To me, the most interesting results are in response to Question 4—“Do you think the debate over surfing restrictions is an important one in this moment?—which is an almost dead-even split. Of course we’re talking about a moment when hospital workers are risking their lives to help people without the protective gear that they need. When over 160,000 people have died from COVID-19 and over 2 million have become infected worldwide. When millions more Americans lose their jobs every week in the economic fallout. It sounds callous to think that surfing is what we should be focusing on, but do I understand it to a degree. We’re in the middle of a pandemic, perhaps the most significant global event that will occur in our lifetime, and many of us can’t do the one thing that would make us feel better about it—going surfing. People are upset about that, and perhaps it’s just easier to curse the tangible impact of the government than the abstract one of the virus—even if the latter would be far more tangible if not for the former.
What’s most frustrating about this debate is the fact that most of us know we’d be able to practice safe social distancing while surfing if given the option (as illustrated in Question 2). Most surfers go from their house to the parking lot to the peak and back without getting within 6 feet of another person even during normal times. But there are always going to be the assholes who park their E-bike right next to their neighbor’s and paddle out to Lower Trestles 100-people deep. Unfortunately, responsible public officials can’t fight a pandemic effectively by creating policies based on our best behavior, they have to do it based on our worst. And right now, those officials are understandably cautious—they’re less concerned about how many waves we’ve missed in the last month than they are about keeping any more ice rinks from filling up with dead bodies.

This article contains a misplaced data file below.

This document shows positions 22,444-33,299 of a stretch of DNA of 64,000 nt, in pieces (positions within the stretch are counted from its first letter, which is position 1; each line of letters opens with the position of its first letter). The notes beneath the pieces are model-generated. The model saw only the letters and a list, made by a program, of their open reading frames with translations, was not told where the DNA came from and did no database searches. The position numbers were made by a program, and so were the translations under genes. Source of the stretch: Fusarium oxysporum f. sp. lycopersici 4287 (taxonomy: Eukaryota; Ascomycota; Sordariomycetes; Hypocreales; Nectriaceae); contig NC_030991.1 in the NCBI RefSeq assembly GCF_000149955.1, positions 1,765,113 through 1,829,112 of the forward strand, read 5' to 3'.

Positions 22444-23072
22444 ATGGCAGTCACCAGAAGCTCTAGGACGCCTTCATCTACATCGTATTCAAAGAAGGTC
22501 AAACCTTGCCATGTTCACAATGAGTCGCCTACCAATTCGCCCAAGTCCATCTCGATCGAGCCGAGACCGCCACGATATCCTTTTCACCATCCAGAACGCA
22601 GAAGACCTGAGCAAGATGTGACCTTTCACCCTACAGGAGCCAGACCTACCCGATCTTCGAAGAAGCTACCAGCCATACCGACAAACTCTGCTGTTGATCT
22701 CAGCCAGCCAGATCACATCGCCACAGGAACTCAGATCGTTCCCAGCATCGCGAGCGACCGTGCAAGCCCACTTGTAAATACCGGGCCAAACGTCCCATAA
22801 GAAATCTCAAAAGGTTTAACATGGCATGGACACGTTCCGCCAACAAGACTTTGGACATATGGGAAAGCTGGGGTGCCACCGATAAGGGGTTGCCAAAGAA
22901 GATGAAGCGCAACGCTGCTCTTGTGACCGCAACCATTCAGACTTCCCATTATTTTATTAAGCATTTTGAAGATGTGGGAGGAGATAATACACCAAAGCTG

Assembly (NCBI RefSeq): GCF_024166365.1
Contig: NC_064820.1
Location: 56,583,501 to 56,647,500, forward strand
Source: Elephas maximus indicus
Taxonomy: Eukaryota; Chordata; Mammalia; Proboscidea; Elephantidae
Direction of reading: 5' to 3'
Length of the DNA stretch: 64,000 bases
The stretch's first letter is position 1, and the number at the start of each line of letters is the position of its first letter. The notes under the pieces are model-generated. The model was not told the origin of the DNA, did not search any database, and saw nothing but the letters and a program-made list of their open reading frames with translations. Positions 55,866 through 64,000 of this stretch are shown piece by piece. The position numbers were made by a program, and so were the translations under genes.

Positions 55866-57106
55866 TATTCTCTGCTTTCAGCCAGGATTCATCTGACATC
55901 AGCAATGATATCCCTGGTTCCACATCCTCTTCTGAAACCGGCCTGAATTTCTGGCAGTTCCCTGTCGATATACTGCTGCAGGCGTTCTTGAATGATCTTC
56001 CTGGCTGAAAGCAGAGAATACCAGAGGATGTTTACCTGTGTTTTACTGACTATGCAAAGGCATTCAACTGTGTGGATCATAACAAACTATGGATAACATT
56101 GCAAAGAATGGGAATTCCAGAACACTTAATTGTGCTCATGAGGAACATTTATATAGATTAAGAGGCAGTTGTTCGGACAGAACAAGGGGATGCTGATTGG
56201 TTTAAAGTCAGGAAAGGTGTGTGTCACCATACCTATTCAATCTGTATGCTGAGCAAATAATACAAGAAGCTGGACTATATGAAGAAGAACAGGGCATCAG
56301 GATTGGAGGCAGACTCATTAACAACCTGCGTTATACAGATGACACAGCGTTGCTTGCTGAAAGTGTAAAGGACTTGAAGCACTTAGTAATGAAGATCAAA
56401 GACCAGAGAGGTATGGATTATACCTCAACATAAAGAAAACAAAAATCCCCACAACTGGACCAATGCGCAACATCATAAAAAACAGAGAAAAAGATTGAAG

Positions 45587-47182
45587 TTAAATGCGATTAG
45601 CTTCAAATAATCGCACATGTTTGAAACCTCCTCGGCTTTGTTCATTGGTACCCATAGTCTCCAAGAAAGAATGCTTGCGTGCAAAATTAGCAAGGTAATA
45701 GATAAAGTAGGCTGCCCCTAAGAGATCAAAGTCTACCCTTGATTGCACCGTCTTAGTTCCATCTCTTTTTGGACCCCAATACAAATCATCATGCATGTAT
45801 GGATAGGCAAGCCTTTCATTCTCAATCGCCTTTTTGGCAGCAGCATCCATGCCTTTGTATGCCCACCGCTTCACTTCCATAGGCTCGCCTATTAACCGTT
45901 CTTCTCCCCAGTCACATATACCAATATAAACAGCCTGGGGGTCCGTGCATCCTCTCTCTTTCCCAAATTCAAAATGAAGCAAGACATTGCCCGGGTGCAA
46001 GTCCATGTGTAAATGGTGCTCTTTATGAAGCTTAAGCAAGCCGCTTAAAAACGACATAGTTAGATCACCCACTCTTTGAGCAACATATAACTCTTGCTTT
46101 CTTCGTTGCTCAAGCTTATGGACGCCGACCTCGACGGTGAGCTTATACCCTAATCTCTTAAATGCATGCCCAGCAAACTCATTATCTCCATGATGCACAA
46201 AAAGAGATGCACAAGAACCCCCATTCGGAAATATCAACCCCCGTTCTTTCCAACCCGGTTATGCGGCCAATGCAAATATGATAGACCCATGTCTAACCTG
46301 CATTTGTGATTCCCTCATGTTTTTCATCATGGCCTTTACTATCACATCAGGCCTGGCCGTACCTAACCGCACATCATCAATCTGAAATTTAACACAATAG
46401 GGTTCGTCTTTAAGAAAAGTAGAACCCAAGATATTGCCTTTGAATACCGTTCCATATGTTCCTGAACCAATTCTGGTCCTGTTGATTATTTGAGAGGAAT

I believe that’s a good thing. A lot of you probably agree. Some of you clearly don’t. But regardless of how we feel about the restrictions in this exact moment, the fact is they won’t last forever. As the number of new cases falls and the danger of transmission recedes, so too will restrictions. Slowly at first, and probably with some setbacks if cases spike in response, but it will happen. And then we can get back to being selfish in our normal way of just taking lots waves without much consequence.
This article originally appeared on Surfer.com and was republished with permission.